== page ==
Jonathan O. (Josh) Sharp, PhD, Associate Professor
Department of Civil & Environmental Engineering
HONORS AND AWARDS
With a foundation in environmental engineering microbiology, we gravitate toward interdisciplinary questions that integrate facets of microbiology, engineering, geochemistry and hydrology to enhance our understanding of the natural and built environment. Details about group members and collaborations are provided in the link above. Our research focuses on the ramifications of biological processes as they relate to water quality and reuse in a variety of projects that include:
- The role of microbial processes on the fate and transport of emerging water pollutants
- Attenuation of trace organics and nutrients in managed natural systems such as engineered wetlands, riverbank filtration, and aquifer recharge
- Microbially-mediated redox transformations of metals in the subsurface and engineered bioreactors
- Implications of insect-mediated tree mortality on terrestrial biogeochemistry and water resources
I am fortunate to blend my passions for laboratory and field based inquiry with an understanding of current environmental processes at the undergraduate level. At the graduate-level, we take these themes further to explore how microbial functionality impacts biogeochemical processes and can be exploited for environmental gains. Where possible, I incorporate directed inquiry, collaborative learning and place-based projects to better achieve learning outcomes and student engagement. Additional details and descriptions of these courses are provided in the link above.
- CEEN 301: Fundamentals of Environmental Science and Engineering
- CEEN 303: Environmental Engineering Laboratory (co-taught)
- CEEN 330: Environmental Engineering Field Session (co-taught)
- CEEN 562: Environmental Geomicrobiology
REPRESENTATIVE PUBLICATIONS (Complete publication list with links)
- Weathers TS, Harding-Marjanovic K, Higgins CP, Alvarez-Cohen L, Sharp JO (2016). Perfluoralkyl acids inhibit reductive dechlorination of tricholorethene by repressing Dehalococcoides. Environ Sci Technol. 50(1), pp 240-48
- Drennan DM, Almstrand R, Lee I, Landkamer L, Figueroa L, Sharp JO (2016). Organoheterotrophic bacterial abundance associates with zinc removal in lignocellulose-based sulfate-reducing systems. Environ Sci Technol. 50(1): 378-87.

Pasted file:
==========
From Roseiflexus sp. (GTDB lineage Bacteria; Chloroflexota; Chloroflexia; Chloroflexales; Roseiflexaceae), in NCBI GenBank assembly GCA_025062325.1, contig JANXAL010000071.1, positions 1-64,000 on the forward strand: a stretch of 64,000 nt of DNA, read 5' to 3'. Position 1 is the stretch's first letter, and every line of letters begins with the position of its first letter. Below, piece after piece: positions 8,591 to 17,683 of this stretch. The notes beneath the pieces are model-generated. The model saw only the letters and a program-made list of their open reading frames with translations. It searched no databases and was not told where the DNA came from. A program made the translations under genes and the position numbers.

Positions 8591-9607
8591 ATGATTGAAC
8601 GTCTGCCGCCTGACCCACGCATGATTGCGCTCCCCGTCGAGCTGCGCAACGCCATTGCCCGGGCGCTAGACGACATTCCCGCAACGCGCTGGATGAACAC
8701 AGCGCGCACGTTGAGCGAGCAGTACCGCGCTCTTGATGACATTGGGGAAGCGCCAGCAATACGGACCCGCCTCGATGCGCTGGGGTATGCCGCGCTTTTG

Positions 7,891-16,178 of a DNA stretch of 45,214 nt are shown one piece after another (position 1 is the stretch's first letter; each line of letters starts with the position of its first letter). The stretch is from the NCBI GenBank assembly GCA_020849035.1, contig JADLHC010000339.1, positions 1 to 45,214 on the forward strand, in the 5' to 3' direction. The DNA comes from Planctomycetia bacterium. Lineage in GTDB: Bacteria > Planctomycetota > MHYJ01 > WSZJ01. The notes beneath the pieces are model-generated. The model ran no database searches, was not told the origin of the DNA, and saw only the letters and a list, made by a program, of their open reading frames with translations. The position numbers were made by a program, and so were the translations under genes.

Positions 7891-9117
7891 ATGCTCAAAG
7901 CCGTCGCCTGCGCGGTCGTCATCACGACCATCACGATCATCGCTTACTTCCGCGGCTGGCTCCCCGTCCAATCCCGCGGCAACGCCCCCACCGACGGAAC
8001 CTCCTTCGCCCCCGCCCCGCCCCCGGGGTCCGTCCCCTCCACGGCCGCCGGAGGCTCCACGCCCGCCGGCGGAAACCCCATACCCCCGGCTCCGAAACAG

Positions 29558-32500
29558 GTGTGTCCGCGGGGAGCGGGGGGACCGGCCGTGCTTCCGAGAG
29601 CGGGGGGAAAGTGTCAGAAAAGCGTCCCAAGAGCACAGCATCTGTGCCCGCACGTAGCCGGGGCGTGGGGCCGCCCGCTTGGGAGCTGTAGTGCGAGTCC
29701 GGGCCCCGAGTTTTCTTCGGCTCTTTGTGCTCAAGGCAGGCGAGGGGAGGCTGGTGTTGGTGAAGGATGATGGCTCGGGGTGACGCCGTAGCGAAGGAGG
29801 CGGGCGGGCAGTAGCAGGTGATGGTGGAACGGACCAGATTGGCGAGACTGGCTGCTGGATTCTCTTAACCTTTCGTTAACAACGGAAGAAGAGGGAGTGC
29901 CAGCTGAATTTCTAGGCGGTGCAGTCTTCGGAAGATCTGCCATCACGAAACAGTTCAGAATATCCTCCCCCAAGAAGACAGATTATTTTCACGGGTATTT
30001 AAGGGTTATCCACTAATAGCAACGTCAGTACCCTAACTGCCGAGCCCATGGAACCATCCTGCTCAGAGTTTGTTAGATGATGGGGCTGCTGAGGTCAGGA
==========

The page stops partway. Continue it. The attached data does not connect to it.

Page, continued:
- Mikkelson KM, Lozupone CA, Sharp JO. (2016) Altered edaphic parameters couple to shifts in terrestrial bacterial community structure associated with insect-induced tree mortality. Soil Biology Biogeochem. 95:19-26
- Li D, Sharp JO, Drewes JE (2016). Influence of wastewater discharge on the metabolic potential of the microbial community in river sediments. Microb Ecol. 71:78-86.
- Mikkelson KM, Homme CL, Li D, Sharp JO (2015) Propane biostimulation in biologically active carbon selects for clades adept at degrading persistent water pollutants. Environmental Science: Processes & Impacts. 17, 1405-14
- Weathers TS, Higgins CP, Sharp JO (2015) Enhanced biofilm production by a toluene-degrading Rhodococcus observed after exposure to perfluoralkyl acids. Environ Sci Technol. 49(9): 5458-66.
- Almstrand R, Drennan D, Sharp JO. (2015) Polygold FISH for signal amplification of metallo-labeled microbial cells. J Basic Microbio. 54:1-5
- Jasper JT, Jones ZL, Sharp JO, Sedlak DL. (2014) Biotransformation of trace organic contaminants in open-water unit process treatment wetlands. Environ Sci Technol. 48(9), 5136-44
- Mikkelson KM, Bearup LA, Navarre-Sitcher AK, McCray JE, Sharp JO. (2014) Changes in metal mobility associated with bark beetle-induced tree mortality. Environ Sci: Processes Impacts. 16(6), 1318-27
- Mikkelson K, Dickenson E, McCray J, Maxwell R, Sharp JO (2013) Adverse water quality impacts from climate-induced forest die-off. Nature Clim Change. 3: 218–222
- Homme C and Sharp JO. (2013) Differential microbial transformation of nitrosamines by an inducible propane monooxygenase. Environ Sci Technol. 47(13): 7388-95
- Li D, Alidina M, Ouf M, Sharp JO, Saikaly P, Drewes J (2013). Microbial community evolution during managed aquifer recharge in response to different biodegradable dissolved organic carbon (BDOC) concentrations. Water Research 47: 2421-2430